The United States Environmental Protection Agency (EPA) cautioned consumers about using flea and tick products, with a statement which appeared on the EPA website on March 17. The statement begins, “Due to a significant increase in adverse incidents, the U.S. Environmental Protection Agency is taking a series of actions to increase the safety of spot-on pesticide products for flea and tick control for cats and dogs.”
I think the precautions the EPA outlines are fine, but the agency neglected to mention the most important preventative measure.
I’ll outline the EPA suggested precautions, but first let me reveal what I believe to be true.
While certainly adverse events do occur as a result of using flea and tick products, confirmed problems are extremely rare. I don’t argue, being rare or not rare doesn’t matter if it is your pet who has suffered as a result. Some reported side affects are skin problems; others are neurological complaints, which range from “being depressed” to seizures, to even death.
The EPA reports more complaints over the past year or two, and that’s why they’ve responded, and responded with very strong wording.
Yet, the products themselves haven’t fundamentally changed in the past few years. So, what’s going on? Could pets simply be more susceptible to the flea and tick products today than they were two years ago? I suppose. But experts concur that is very unlikely.
I think I might know where the problem is. Because there are more ticks in more places spreading more disease, sales of tick control products are on the rise. So, in part, it’s a matter of math – the more products sold, the more adverse events.
However, I believe, the story is more complex. Over the past few years, sales have begun a shift from veterinary clinics to increasing sales online and over-the-counter. The consumers who purchase flea and tick products at their desks or in a store don’t have the benefit of a veterinarian or veterinary technician offering instruction on how to apply products, and when to apply them. Or for that matter, what to purchase in the first place.
Indeed, mistakenly some people purchase the wrong item. For example, using a product meant for large dogs on small dogs or a product meant for dogs-only on a cat. The result of this sort of innocent error may be deadly. That same mistake is less likely to occur with expert veterinary input.
I’ve received lots of mail, some of you expressing general concern about flea and tick products and others ‘coming out of the closet’ telling me about your own bad experiences. Your complaints are obviously being paid attention to by the EPA. Here’s there response. The actions that they are perusing, according to the EPA website, are as follows:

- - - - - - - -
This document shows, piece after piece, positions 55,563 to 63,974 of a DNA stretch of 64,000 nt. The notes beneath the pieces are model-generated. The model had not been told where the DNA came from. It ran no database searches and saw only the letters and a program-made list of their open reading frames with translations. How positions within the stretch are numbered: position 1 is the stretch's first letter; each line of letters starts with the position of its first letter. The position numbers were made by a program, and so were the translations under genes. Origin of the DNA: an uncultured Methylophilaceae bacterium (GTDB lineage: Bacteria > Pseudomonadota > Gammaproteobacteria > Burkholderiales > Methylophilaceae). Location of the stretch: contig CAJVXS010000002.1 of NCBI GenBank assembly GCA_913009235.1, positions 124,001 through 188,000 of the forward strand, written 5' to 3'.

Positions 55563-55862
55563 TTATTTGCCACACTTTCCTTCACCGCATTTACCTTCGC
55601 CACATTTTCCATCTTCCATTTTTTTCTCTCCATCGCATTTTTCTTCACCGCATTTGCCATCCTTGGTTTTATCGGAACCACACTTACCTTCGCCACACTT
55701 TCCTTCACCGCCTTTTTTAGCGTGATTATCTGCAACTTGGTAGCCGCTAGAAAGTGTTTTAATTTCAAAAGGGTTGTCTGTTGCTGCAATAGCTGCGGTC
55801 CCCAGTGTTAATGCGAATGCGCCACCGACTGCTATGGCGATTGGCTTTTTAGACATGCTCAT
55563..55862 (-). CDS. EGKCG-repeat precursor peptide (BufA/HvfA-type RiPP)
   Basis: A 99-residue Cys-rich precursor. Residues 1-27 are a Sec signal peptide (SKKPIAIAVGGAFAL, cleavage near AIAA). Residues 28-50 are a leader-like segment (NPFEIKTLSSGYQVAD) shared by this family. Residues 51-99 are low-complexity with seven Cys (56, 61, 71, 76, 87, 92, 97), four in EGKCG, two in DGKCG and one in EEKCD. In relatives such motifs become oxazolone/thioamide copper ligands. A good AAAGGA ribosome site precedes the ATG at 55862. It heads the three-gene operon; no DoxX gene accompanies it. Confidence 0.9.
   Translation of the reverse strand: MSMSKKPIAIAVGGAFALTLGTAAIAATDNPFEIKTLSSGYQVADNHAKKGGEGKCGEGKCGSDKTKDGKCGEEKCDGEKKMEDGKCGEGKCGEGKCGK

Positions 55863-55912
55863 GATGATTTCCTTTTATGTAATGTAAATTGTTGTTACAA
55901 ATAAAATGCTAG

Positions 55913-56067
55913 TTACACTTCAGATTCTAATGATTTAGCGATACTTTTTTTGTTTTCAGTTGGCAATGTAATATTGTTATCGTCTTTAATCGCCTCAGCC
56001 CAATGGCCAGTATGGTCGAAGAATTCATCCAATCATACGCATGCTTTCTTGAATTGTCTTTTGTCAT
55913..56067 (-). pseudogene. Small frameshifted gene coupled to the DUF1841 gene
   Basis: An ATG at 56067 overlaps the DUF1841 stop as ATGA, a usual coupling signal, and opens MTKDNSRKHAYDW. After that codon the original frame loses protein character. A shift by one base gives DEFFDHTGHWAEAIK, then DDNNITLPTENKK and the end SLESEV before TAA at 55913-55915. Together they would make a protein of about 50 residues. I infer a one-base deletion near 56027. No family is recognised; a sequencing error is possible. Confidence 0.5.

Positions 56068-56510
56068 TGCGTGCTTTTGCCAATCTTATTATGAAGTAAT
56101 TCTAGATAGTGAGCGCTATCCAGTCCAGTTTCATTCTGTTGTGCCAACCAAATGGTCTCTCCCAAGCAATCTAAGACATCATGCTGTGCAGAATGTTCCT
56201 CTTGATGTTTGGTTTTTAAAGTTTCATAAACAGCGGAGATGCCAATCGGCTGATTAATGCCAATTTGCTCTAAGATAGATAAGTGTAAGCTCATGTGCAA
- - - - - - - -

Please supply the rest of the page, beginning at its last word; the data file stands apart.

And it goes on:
- Requiring manufacturers of spot-on pesticide products to improve labeling, making instructions clearer to prevent product misuse.
- Requiring more precise label instructions to ensure proper dosage per pet weight.
- Requiring clear markings to differentiate between dog and cat products, and disallowing similar brand names for dog and cat products. Similar names may have led to misuse.
- Requiring additional changes for specific products, as needed, based on product-specific evaluations.
- When new products are registered, granting only conditional, time-limited registrations to allow for post-marketing product surveillance. If there are incidents of concern associated with the product, EPA will take appropriate regulatory action.
- Restricting the use of certain inert ingredients that EPA finds may contribute to the incidents.
- Launching a consumer information campaign to explain new label directions and to help users avoid making medication errors.
- In addition, to improve the regulatory oversight of pet products, EPA will require more standardized post-market surveillance reporting on adverse effects, require submission of more sales information so the agency can better evaluate incident rates, and bring up-to-date the scientific data requirements on pre- and post-market testing so they are more in line with the Food and Drug Administration’s requirements.
I applaud the EPA taking consumer complaints about their pets’ health seriously. And the recommendations noted here are prudent.
However, my hope is that the EPA will simply add one more suggestion – contact your veterinarian to assure you are planning to buy the product that most suits your needs and your pet’s needs, and that you understand exactly how and when to use the
I didn’t just come up with this idea: Interviews with numerous veterinarians and other professionals in the companion animal field concur enthusiastically with my suggestion – and a cursory review of adverse effects all seems to point to a significant amount of misuse of product one way or the other.
The EPA is not suggesting what some Internet sites are saying – to discontinue use of these products. The threat of disease and illness of fleas (not to mention gross out factor), and the threat of deadly tick diseases are a far greater real risk than the remote possibility of an adverse reaction.
If I am right, and consumers simply speak with their veterinarians before purchasing, pets’ lives may be saved. If I am wrong, I don’t see a downside.
Learn more at www.petsandparasites.org
©Steve Dale, Tribune Media Services